Cells with or without DIM or LY294002 were harvested and suspended in lysis buffer (Intron Biotechnology, Korea). Cell extracts were incubated on ice for 20 min and centrifuged at 13,000 × g for 5 min at 4°C. The protein concentration was determined using a BSA Protein Assay kit (Pierce, Rockford, IL, USA). Whole lysate was resolved on an SDS-PAGE gel, transferred to a PVDF membrane (Bio-Rad, Hercules, CA, USA) by electroblotting and then probed with mouse anti-human cyclin D1, rabbit anti-human CDK2, mouse anti-human CDK4, mouse anti-human CDK6, rabbit anti-human p27, rabbit anti-human p15, rabbit anti-human cleaved-caspase-9, rabbit anti-human cleaved PARP, rabbit anti-human Akt, rabbit anti-human p-S473-Akt, rabbit anti-human p-T308-Akt, rabbit anti-human p-PTEN, rabbit anti-human p-GSK3β, rabbit anti-human p-PDK1, rabbit anti-human p-YAP and YAP antibodies (Cell Signaling Technology). The membrane was then washed with TBS-T (10X TBS and 0.1% Tween-20) and incubated for an additional 1 h with HRP-linked anti-rabbit and anti-mouse antibodies (Cell Signaling Technology). Protein bands were visualized with the Enhanced Chemiluminescence kit (Amersham, Arlington Heights, IL, USA).
Total RNA was isolated from the cells by using a mirVana™ miRNA isolation labeling kit (Ambion Inc., TX, USA) according to the manufacturer’s protocol. Biotin-labeled cRNA was prepared using an Illumina Total Prep RNA amplification kit (Ambion Inc.) for hybridization. Samples were hybridized in Illumina Human-12 BeadChip V.4 microarray (Illumina, CA, USA). Gene expression data were extracted from the Genome Studio (Illumina). Data were normalized using the quantile normalization method in the Linear Models for Microarray data package in the program R. A heat map of gene expression was generated using the Cluster and Treeview programs (23). A microarray study was performed by the Shared Research Equipment Assistance Program by Korea Basic Science Institute, MEST.
The experimental results are shown as mean ± SE. Student’s t-test and one-way ANOVA were used to test for significant differences among the experimental groups. P-values <0.05 were considered significant.
Cell growth inhibition by LY294002 and DIM treatment
We tested several doses of DIM and LY294002 at 72 h in HCT116 cells. As shown in Fig. 1, LY294002 inhibited cell viability in a dose-dependent manner. The IC50 of LY294002 was ∼20–25 μM. DIM also inhibited HCT116 cells in a dose-dependent manner. The IC50 concentration of LY294002 (20 μM) with a modestly toxic concentration of DIM (50 and 75 μM, 20–40% apoptosis at 72 h) resulted in a significant growth inhibition (60–80% at 72 h) of HCT116 cells compared with either agent alone, suggesting a significant inhibitory effect of combination treatment in colon carcinoma cells. These results indicate that the combination of LY294002 with a lower dose of DIM evoked significantly greater inhibition of colon cancer cell growth compared with either agent alone.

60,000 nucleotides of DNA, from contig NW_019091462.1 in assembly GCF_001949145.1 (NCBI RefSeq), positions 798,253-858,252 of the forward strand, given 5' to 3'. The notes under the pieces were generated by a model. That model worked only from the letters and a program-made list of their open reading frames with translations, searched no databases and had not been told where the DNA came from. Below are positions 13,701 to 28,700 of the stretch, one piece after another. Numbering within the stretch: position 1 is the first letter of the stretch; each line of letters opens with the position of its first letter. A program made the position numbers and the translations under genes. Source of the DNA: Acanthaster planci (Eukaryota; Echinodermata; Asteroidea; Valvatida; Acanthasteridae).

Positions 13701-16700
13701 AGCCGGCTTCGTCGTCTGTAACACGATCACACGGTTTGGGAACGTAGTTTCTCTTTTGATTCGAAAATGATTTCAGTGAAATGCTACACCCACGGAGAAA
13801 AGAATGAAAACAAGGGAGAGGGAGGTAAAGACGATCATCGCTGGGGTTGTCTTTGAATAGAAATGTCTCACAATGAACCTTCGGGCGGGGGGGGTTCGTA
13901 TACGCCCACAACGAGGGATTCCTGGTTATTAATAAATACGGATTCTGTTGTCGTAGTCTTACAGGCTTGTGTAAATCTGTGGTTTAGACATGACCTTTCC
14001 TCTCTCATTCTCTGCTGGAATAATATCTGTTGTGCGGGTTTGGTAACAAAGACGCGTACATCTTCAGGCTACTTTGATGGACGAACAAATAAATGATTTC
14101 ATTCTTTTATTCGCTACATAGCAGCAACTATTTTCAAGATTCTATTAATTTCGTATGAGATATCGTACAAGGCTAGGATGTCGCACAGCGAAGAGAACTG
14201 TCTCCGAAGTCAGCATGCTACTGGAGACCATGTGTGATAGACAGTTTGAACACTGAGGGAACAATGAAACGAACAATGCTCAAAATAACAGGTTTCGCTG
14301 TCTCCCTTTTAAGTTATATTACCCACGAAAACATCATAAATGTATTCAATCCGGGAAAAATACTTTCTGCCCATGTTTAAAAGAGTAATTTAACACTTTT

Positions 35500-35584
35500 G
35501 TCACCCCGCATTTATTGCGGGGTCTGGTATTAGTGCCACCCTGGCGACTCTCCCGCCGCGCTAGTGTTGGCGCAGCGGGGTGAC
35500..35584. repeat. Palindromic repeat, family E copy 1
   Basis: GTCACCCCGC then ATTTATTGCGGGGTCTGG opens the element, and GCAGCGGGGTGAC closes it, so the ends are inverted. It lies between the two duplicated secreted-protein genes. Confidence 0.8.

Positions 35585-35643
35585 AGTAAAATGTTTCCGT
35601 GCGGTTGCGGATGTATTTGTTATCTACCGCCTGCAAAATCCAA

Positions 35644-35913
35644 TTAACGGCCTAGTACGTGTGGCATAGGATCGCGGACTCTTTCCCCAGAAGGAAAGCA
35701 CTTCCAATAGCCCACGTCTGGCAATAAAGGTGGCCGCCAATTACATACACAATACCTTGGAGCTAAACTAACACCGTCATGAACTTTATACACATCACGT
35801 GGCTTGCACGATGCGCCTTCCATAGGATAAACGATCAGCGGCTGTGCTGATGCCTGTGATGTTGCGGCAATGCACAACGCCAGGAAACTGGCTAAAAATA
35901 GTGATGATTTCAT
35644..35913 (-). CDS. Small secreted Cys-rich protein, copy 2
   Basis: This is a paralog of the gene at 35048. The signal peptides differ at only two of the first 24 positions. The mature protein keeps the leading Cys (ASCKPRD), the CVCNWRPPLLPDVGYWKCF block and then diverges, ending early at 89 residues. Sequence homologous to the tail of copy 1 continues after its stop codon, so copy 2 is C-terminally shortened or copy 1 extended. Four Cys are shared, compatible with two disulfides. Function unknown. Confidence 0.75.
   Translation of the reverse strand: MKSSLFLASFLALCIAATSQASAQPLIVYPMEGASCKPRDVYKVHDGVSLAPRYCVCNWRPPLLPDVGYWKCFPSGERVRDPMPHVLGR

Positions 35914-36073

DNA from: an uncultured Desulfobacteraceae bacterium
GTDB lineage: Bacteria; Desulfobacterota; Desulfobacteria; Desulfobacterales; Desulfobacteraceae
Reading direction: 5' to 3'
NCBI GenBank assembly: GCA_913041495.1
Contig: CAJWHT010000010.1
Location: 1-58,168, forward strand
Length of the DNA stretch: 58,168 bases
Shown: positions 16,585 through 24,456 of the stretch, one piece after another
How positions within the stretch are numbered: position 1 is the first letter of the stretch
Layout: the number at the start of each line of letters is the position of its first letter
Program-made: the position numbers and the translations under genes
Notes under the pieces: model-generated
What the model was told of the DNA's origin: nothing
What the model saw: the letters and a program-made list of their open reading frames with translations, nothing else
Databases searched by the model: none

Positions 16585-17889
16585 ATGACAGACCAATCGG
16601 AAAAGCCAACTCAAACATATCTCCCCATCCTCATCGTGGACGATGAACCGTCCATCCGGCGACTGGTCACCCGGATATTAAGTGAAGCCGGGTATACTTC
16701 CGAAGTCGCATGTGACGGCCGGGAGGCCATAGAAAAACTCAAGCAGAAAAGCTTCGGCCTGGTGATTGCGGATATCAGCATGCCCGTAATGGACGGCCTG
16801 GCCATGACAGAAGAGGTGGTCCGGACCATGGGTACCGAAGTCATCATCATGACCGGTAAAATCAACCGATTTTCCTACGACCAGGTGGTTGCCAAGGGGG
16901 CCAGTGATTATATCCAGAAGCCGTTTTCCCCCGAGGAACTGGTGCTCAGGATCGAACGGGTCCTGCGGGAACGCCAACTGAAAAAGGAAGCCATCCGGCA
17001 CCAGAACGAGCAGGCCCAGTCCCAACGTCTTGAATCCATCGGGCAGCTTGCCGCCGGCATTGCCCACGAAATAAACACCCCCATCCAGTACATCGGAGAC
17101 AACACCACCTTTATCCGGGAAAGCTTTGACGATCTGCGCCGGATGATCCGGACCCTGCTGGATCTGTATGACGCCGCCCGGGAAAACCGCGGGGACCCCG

MTT assay. HCT116 cells were treated with various concentrations of LY294002 and DIM, either alone or in combination, for 72 h. Data are expressed as the percentage of control cells. Each point represents the mean (± SE) of at least three independent experiments conducted in triplicate. L, LY294002; D, DIM. *p<0.05 and **p<0.001 when compared to the control.
Inhibitory effect of LY294002 and DIM on clonogenicity
The effect of LY294002 and DIM treatment in vitro on HCT116 cell colony formation was evaluated by the soft agar cloning assay. Treatment with LY294002 (20 μM) and DIM (50 μM) resulted in a significant inhibition of colony formation in HCT116 cells when compared with single agent treatment (Fig. 2).
Colony formation assay. LY294002 and DIM, either alone or in combination, inhibit HCT116 colon cancer cell growth and proliferation. The assays were terminated at 2 weeks. Combination of LY294002 and DIM significantly reduced the colony formation ability in the colon cancer cells. *p<0.05 and **p<0.001 when compared to the control.
Induction of apoptosis by LY294002 and DIM treatment
The cell viability was further evaluated by determining the apoptotic effects. Sub-G1 population was significantly increased by the combination treatment of LY294002 (20 μM) and DIM (50 μM) compared with either agent alone (Fig. 3A). We found that the combination of DIM and LY294002 resulted in a significant induction of apoptosis in colon cancer cells. We further examined cleaved-caspase-9, cleaved-PARP and pro-caspase-3 protein levels in the HCT116 colon cancer cell line. As shown in Fig. 3B, the combination with LY294002 (20 μM) and DIM (50 μM) significantly increased the cleaved-caspase-9 and cleaved-PARP protein levels compared with the cells treated with LY294002 or DIM alone. Pro-caspase-3 protein levels were also significantly decreased by the combination treatment. These data indicate that the combination of DIM and LY294002 induces more dramatic apoptotic cell death in the human colon cancer cell line HCT116 than single agent treatment.
Effects of LY294002 and DIM on apoptosis in HCT116 colon cancer cells. (A) Percentage of the cell population in sub-G1 phase was calculated from DNA content histograms in HCT116 colon cancer cells. Error bars express the mean (± SE) from three independent experiments. *p<0.05 when compared to the control. (B) Western blot analysis of cleaved-PARP, caspase-3 and cleaved-caspase-9 exposed to LY294002 and DIM, either alone or in combination. β-actin was used as an internal control. *p<0.05 when compared to the control.
Downregulation of the Akt pathway by DIM
To investigate the effect of DIM on the PI3K/Akt pathway, we detected the expression of PI3K/Akt pathway proteins. As shown in Fig. 4, LY294002 significantly suppressed the expression of Akt pathway proteins (p-S473-Akt, p-T308-Akt, p-PTEN and p-GSK) in a dose-dependent manner (0, 10, 25 and 50 μM). DIM also significantly inhibited the expression of Akt pathway proteins as effectively as the PI3K inhibitor. The combination treatment of LY294002 with DIM notably suppressed the expression of p-S473-Akt, p-T308-Akt and p-PTEN, although the expressions of Akt and p-PDK1 protein levels were not altered by the combination treatment of DIM and LY294002 or alone. Thus, our findings suggest that the combination of LY294002 and DIM significantly induced the inactivation of the PI3K/Akt pathway more than the single treatment alone.